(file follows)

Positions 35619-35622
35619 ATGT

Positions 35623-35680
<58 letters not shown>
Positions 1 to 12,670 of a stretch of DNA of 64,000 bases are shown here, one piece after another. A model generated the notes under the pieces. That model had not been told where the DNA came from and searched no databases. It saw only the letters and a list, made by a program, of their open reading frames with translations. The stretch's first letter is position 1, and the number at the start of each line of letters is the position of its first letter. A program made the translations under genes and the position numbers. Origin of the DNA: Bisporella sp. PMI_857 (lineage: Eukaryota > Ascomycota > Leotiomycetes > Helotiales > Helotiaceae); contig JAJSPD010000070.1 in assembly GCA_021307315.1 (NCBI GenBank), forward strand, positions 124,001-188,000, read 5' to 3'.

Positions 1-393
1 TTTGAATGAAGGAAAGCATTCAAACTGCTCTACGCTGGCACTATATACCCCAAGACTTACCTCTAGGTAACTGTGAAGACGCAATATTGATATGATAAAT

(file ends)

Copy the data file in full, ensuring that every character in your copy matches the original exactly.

Positions 35619-35622
35619 ATGT

Positions 35623-35680
<58 letters not shown>
Positions 1 to 12,670 of a stretch of DNA of 64,000 bases are shown here, one piece after another. A model generated the notes under the pieces. That model had not been told where the DNA came from and searched no databases. It saw only the letters and a list, made by a program, of their open reading frames with translations. The stretch's first letter is position 1, and the number at the start of each line of letters is the position of its first letter. A program made the translations under genes and the position numbers. Origin of the DNA: Bisporella sp. PMI_857 (lineage: Eukaryota > Ascomycota > Leotiomycetes > Helotiales > Helotiaceae); contig JAJSPD010000070.1 in assembly GCA_021307315.1 (NCBI GenBank), forward strand, positions 124,001-188,000, read 5' to 3'.

Positions 1-393
1 TTTGAATGAAGGAAAGCATTCAAACTGCTCTACGCTGGCACTATATACCCCAAGACTTACCTCTAGGTAACTGTGAAGACGCAATATTGATATGATAAAT